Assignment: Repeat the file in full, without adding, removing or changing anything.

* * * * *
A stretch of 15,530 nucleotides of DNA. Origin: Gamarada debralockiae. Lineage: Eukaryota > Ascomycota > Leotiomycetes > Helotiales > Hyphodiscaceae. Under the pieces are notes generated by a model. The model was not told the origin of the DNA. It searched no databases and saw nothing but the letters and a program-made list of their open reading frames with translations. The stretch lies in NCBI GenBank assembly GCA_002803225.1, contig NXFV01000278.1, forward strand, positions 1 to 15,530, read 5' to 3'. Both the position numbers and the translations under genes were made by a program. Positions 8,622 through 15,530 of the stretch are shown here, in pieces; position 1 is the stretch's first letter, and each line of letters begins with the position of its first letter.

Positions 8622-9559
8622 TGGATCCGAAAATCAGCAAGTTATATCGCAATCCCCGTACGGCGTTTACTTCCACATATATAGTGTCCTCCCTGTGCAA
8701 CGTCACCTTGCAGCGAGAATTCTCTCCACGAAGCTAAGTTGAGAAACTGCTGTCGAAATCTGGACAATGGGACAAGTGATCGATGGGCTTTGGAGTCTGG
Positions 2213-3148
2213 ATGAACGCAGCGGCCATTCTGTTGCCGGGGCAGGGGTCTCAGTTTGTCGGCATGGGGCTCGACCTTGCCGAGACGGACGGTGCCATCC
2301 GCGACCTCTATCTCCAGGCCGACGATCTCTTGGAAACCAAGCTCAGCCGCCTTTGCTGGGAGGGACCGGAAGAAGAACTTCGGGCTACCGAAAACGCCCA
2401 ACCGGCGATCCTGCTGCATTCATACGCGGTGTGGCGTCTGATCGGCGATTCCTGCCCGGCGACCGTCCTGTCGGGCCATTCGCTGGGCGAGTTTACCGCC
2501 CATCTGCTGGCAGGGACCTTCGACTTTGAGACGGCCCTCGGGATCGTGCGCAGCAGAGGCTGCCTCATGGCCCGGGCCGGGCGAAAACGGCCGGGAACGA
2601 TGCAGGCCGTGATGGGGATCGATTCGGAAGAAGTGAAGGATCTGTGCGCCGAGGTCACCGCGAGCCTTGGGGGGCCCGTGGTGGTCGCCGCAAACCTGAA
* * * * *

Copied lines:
A stretch of 15,530 nucleotides of DNA. Origin: Gamarada debralockiae. Lineage: Eukaryota > Ascomycota > Leotiomycetes > Helotiales > Hyphodiscaceae. Under the pieces are notes generated by a model. The model was not told the origin of the DNA. It searched no databases and saw nothing but the letters and a program-made list of their open reading frames with translations. The stretch lies in NCBI GenBank assembly GCA_002803225.1, contig NXFV01000278.1, forward strand, positions 1 to 15,530, read 5' to 3'. Both the position numbers and the translations under genes were made by a program. Positions 8,622 through 15,530 of the stretch are shown here, in pieces; position 1 is the stretch's first letter, and each line of letters begins with the position of its first letter.

Positions 8622-9559
8622 TGGATCCGAAAATCAGCAAGTTATATCGCAATCCCCGTACGGCGTTTACTTCCACATATATAGTGTCCTCCCTGTGCAA
8701 CGTCACCTTGCAGCGAGAATTCTCTCCACGAAGCTAAGTTGAGAAACTGCTGTCGAAATCTGGACAATGGGACAAGTGATCGATGGGCTTTGGAGTCTGG
Positions 2213-3148
2213 ATGAACGCAGCGGCCATTCTGTTGCCGGGGCAGGGGTCTCAGTTTGTCGGCATGGGGCTCGACCTTGCCGAGACGGACGGTGCCATCC
2301 GCGACCTCTATCTCCAGGCCGACGATCTCTTGGAAACCAAGCTCAGCCGCCTTTGCTGGGAGGGACCGGAAGAAGAACTTCGGGCTACCGAAAACGCCCA
2401 ACCGGCGATCCTGCTGCATTCATACGCGGTGTGGCGTCTGATCGGCGATTCCTGCCCGGCGACCGTCCTGTCGGGCCATTCGCTGGGCGAGTTTACCGCC
2501 CATCTGCTGGCAGGGACCTTCGACTTTGAGACGGCCCTCGGGATCGTGCGCAGCAGAGGCTGCCTCATGGCCCGGGCCGGGCGAAAACGGCCGGGAACGA
2601 TGCAGGCCGTGATGGGGATCGATTCGGAAGAAGTGAAGGATCTGTGCGCCGAGGTCACCGCGAGCCTTGGGGGGCCCGTGGTGGTCGCCGCAAACCTGAA